The main temples of Angkor can be seen in a day, but that hardly does justice to this UNESCO World Heritage Site. Three days in Angkor gives you enough time to soak up the main structures at your leisure and get a good impression of the former might of the Khmer culture.
Visitors to the Angkor Archaeological Park use Siem Reap as a base. Tickets to the park—one-day, three-day, and seven-day—are available at the main entrance on the road from Siem Reap to Angkor Wat. One-day tickets are also available at a second entrance off the airport road.
There are a number of options for getting to the temples (and between the temples). You can get around by bicycle, in a tuk-tuk, on the back of a motorbike, or in a taxi or minivan. It takes 20 minutes to get from Siem Reap to Angkor Wat by motorbike, tuk-tuk, or taxi. On a bicycle it takes about 40 minutes. Whatever mode of transport you choose, be sure to negotiate everything in advance.
One Day in Angkor
One day is not enough to absorb the power and beauty of the Khmer Empire, but it does allow for some fleeting glimpses of its architectural highlights.
Start very early and catch the sunrise at Angkor Wat, then proceed to the South Gate of Angkor Thom and enter the royal city to take in the recently restored Baphuon, the intriguing Terrace of the Leper King with its hidden corridor, and, of course, the Bayon, the most spectacular structure within the walls of Angkor Thom. The Bayon features the carved faces of the bodhisattvas, among the most iconic sights of the Khmer Empire.
Return to Siem Reap and the Old Market for lunch, or proceed to Ta Prohm and grab a bite there before exploring the forest temple in the early afternoon. Then make your way back to Angkor Wat for a longer visit before heading to the hilltop temple of Phnom Bakheng for the sunset.
Three Days in Angkor
Three days are enough for most visitors to take in all the major sites in the Angkor Archaeological Park at their leisure.
Start your journey at the South Gate to Angkor Thom and explore the royal city for the rest of the morning. There is enough time to take a close look at the Bayon (the city’s most spectacular structure) as well as the Baphuon, the Terrace of the Leper King, the Terrace of the Elephants, and Phimeanakas. Have lunch at one of the food stalls near the Bayon before heading to the Victory Gate in the afternoon. Proceed to the fantastic forest temple of Ta Prohm, with a stop at Ta Keo, a simple but imposing sandstone pyramid, and explore Angkor Wat before catching the sunset inside the temple complex.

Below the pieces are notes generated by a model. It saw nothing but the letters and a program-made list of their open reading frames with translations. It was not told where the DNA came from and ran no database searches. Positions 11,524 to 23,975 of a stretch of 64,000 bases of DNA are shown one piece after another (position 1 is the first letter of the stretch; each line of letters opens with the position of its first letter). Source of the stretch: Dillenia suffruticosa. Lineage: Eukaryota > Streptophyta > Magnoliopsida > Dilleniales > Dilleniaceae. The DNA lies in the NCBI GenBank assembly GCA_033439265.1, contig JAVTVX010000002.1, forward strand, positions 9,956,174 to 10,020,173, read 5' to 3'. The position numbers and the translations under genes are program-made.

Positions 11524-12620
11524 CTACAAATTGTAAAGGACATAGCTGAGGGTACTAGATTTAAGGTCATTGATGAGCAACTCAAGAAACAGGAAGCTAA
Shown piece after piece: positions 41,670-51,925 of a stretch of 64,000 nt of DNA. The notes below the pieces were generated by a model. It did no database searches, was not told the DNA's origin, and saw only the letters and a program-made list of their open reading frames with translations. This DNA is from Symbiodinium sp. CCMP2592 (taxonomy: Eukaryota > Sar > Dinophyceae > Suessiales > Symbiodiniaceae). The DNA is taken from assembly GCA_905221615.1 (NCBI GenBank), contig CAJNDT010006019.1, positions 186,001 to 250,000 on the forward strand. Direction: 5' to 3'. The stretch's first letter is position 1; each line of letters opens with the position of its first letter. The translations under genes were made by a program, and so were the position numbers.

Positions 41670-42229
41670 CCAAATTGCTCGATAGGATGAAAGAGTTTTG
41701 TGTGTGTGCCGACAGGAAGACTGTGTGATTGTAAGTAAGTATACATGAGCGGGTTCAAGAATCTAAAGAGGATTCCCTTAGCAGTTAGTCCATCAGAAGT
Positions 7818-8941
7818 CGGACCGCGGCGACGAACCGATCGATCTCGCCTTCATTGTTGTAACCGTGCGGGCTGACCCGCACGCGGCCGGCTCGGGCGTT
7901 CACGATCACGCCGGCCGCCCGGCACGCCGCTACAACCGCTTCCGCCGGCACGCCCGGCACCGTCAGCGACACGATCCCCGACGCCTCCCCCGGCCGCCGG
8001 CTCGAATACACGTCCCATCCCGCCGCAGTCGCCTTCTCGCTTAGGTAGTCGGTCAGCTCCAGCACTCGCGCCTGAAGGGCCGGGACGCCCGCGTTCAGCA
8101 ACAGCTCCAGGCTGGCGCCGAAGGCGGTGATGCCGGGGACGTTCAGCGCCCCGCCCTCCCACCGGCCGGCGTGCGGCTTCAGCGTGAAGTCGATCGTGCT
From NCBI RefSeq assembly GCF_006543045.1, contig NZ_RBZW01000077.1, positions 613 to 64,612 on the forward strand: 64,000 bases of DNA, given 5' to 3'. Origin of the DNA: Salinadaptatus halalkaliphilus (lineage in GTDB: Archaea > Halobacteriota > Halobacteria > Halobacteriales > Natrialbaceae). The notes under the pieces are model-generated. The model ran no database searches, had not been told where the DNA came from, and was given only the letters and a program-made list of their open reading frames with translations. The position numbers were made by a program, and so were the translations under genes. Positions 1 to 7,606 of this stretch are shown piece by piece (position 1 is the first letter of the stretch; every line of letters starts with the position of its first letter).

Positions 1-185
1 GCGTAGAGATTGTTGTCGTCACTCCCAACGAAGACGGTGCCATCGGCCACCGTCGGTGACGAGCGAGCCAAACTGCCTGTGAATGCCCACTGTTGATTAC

Try for an early morning start and catch the sunrise at Angkor Wat before proceeding to the quiet but mesmerizing temples of Preah Khan and Neak Pean as well as the temple mountain of Pre Rup and peaceful Ta Som. Head back to Siem Reap for lunch. In the afternoon, take the 30-minute ride out to the Roluos Group of temples, the remnants of the first major Khmer capital, and try for the sunset at Phnom Bakheng if you don’t mind the crowds. (It’s a 30-40-minute ride from Roluos to Phnom Bakheng, an hour if you are on a bicycle.)
No visit to the Angkor Archaeological Park would be complete without a walk around Banteay Srei (a 30-40-minute ride from Siem Reap), an exquisitely carved sandstone temple. Arrive before 8am to beat the crowds. During or just after the rainy season, Kbal Spean, a nearby riverbed full of stone carvings, is worth a side trip. Grab lunch at Banteay Srei on the way back from Kbal Spean, or, if you are skipping the riverbed, the food stalls in front of Ta Prohm are adequate for a modest meal and a chance to cool down. From Banteay Srei, take the 40-minute ride to the Eastern Mebon, built on an artificial island in the middle of the now-dry Eastern Baray, and the rarely visited Banteay Samre, almost a miniature version of Angkor Wat, then check out the smaller temples of Banteay Kdei and Prasat Kravan in the afternoon. Enjoy a last sunset at Angkor Wat before heading back to Siem Reap.